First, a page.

Voice-enablement can be a very beneficial part of a mission-critical mobility solution, providing task workers with a heads-up and hands-free option for data capture when using a keyboard or holding a barcode scanner is inconvenient or otherwise sub-optimal (many task workers benefit from a solution that uses all these methods where each makes sense).  However, voice-enabled mobile applications are being deployed in 30 days or less – thanks to Wavelink Speakeasy.

For real customers around the world, Speakeasy is breaking down the myths, and proving to be the fastest and most cost-effective way to voice-enable mobile applications.  These customers are witnessing how Wavelink is re-defining voice.  There’s no compromise in the capabilities of Speakeasy – it’s twenty-first Century voice technology, leveraging the capabilities of enterprise mobile devices while reducing the complexity of implementation.  Speakeasy is proof that voice-enabled mobile applications that are fully features, easily deployed, and financially viable with quantifiable ROI are not myths.

If your company in considering voice-enabling mobile applications to increase the productivity of task workers, even if you’ve already deployed traditional voice for specific applications, contact Wavelink – you’ll get facts, not myths.

User-Oriented IT in the Great Beyond

Mobility users want to be sure that whether it’s skimming email or checking the ERP system, the process of connecting and using the tools is not going to impede the speed with which they want to access that information.

Mobility users want to be sure that whether it’s skimming email or checking the ERP system, the process of connecting and using the tools is not going to impede the speed with which they want to access that information.

How well are your field-based employees connected to your business systems?  In a whole where the technology these road warriors are carrying is capable of providing boundless productivity, they had better be able to connect to every tool and all the content they need.

When connectivity and access are simple, the use of mobile technology is proving to augment productivity.  Collaboration doesn’t end at 5:00 p.m., nor does it cease for the weekend—unless it’s a chore to stay connected.  With smartphones and tablets so widely used as productivity tools for employees throughout corporations, why not make it easy for these users of IT to access their work whenever is convenient for them?  That’s one of the keys to a User-Oriented IT strategy: Make IT easy for the user, and they’re empowered to be more productive.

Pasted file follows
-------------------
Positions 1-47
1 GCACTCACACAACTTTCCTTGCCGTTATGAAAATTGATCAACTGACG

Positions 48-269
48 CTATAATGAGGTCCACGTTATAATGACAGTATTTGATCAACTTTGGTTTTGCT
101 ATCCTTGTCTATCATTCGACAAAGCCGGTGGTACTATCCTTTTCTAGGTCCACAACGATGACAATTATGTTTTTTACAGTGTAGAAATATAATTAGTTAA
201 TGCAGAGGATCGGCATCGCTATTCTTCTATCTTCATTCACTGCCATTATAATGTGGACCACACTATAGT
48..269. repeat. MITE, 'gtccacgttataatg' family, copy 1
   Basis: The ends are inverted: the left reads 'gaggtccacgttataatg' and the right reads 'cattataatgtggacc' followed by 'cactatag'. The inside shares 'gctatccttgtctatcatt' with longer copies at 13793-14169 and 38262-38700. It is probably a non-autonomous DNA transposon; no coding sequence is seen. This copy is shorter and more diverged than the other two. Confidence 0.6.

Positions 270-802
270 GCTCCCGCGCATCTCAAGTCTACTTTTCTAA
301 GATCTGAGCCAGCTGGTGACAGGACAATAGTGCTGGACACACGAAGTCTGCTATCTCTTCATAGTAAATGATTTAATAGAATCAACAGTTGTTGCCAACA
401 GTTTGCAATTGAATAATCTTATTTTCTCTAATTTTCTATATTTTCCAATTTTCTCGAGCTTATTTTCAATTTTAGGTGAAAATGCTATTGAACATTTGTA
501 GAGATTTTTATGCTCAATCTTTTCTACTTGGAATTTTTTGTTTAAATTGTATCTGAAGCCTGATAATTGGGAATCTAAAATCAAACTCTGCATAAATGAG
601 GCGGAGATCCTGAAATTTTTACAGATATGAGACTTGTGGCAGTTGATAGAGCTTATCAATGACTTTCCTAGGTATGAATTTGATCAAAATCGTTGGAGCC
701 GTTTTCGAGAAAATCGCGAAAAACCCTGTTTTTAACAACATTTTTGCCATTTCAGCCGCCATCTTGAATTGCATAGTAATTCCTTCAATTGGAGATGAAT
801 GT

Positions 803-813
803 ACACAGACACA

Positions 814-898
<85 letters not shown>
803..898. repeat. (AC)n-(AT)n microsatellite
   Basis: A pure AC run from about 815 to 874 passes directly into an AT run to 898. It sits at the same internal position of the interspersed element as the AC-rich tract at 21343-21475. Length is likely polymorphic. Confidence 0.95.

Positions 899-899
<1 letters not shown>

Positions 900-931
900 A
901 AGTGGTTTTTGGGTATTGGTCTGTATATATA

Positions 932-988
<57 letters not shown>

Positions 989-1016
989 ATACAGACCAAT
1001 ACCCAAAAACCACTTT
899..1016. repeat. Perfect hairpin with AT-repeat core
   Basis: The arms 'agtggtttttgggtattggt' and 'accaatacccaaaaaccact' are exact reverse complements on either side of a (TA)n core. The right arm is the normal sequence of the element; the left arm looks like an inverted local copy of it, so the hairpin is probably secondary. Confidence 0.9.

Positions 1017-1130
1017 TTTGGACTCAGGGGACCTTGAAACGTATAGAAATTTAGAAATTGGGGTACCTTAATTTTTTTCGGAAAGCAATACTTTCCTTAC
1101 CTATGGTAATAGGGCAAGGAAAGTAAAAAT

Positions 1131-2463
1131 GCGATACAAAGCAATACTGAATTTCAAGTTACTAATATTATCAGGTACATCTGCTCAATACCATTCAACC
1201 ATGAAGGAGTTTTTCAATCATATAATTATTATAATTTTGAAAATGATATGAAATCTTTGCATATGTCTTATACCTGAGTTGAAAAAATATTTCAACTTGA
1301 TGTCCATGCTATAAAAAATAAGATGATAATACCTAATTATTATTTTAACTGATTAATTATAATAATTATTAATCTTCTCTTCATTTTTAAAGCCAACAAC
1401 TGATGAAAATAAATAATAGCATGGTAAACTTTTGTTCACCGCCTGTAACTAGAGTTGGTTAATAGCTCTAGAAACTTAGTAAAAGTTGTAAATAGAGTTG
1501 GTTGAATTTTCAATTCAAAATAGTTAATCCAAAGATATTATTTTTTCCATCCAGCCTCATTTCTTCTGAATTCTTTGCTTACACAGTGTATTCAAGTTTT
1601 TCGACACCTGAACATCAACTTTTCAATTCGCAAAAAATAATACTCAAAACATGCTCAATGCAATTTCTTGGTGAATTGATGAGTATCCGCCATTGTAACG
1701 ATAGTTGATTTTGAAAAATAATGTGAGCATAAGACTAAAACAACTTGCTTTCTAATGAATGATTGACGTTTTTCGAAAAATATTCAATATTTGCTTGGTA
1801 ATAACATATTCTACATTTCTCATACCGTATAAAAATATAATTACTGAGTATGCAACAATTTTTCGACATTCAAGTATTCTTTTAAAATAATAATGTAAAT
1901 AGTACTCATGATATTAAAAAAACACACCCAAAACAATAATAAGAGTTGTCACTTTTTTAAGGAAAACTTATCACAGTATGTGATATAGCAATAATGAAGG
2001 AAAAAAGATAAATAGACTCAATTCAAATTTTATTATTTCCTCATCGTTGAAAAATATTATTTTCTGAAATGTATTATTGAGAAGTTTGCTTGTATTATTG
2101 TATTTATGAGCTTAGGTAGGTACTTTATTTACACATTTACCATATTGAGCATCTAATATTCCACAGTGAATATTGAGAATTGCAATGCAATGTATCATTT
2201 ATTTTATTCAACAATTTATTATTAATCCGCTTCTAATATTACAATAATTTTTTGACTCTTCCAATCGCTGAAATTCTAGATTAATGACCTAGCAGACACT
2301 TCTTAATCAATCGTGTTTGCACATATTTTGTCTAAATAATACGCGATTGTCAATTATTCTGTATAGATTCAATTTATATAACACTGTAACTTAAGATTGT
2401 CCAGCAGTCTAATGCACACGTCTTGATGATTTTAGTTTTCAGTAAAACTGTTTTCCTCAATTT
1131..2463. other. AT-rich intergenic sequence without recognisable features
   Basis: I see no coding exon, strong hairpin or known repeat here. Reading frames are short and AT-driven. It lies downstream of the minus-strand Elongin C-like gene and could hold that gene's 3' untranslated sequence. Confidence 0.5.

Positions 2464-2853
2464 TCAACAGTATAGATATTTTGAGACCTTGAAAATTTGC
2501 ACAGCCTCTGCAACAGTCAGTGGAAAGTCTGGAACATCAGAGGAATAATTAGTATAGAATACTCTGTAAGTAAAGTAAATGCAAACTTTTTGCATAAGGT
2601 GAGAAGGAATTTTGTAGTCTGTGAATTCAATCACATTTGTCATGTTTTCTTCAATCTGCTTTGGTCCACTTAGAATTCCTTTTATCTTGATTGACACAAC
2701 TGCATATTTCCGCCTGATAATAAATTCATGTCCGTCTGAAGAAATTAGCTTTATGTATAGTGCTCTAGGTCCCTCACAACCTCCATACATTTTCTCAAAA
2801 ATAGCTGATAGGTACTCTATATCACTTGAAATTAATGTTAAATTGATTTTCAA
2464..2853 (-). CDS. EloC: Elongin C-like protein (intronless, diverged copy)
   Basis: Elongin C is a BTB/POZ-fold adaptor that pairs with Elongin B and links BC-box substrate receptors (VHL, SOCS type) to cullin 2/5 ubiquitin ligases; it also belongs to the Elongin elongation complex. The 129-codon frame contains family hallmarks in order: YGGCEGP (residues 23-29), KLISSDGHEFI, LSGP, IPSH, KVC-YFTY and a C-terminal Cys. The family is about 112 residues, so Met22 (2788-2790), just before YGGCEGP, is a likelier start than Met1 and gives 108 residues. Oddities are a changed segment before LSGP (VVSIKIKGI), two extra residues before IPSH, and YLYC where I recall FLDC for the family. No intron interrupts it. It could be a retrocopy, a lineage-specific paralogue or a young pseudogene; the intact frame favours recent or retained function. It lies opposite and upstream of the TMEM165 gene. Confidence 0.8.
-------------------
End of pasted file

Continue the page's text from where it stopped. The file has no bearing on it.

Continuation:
Mobility users want to be sure that whether it’s skimming email or checking the ERP system, the process of connecting and using the tools is not going to impede the speed with which they want to access that information.  If it’s easy, it doesn’t feel like work, and the result will be more frequent and expanded use of the tools.

Delivering and managing this productivity-enhancing experience also provides benefits to IT administrators.  Data containerization and other “sandboxing” capabilities allow for policies that protect corporate data, while encouraging the mobile associate to feel comfortable using their own smartphone for both personal and professional activities.

Check out all the ways LANDesk Mobility Manager delivers User-Oriented IT, including support for all the leading mobile operating systems. It can be what helps your organization collaborate and keep things going no matter where they are or what time of day it is.

Mobile, Mobile, Everywhere!

Enterprise mobility deployed at this airport terminal gate.  Photo by Robert DeStefano

Enterprise mobility deployed at this airport terminal gate. Photo by Robert DeStefano

Like you, I check email on my mobile phone.  I also have my tablet set up to access my work email.  I also frequently watch the way technology is used around me.  I can’t resist the urge to note the brand of barcode scanner being used by the retail clerk, or the payment terminal where I swipe my credit card for payment.  I notice the rugged mobile computers carried by the postal courier and the one used by my heating oil service technician.  Yes, I acknowledge my enterprise mobility geekdom.

The activities I’ve noted are all obvious points where mission critical enterprise mobility happens.  A transaction is occurring between a business and a customer.  A supply chain workflow is completed.  What is less obvious are the ways that mobility is enabling enterprise productivity in places and ways that aren’t so obvious.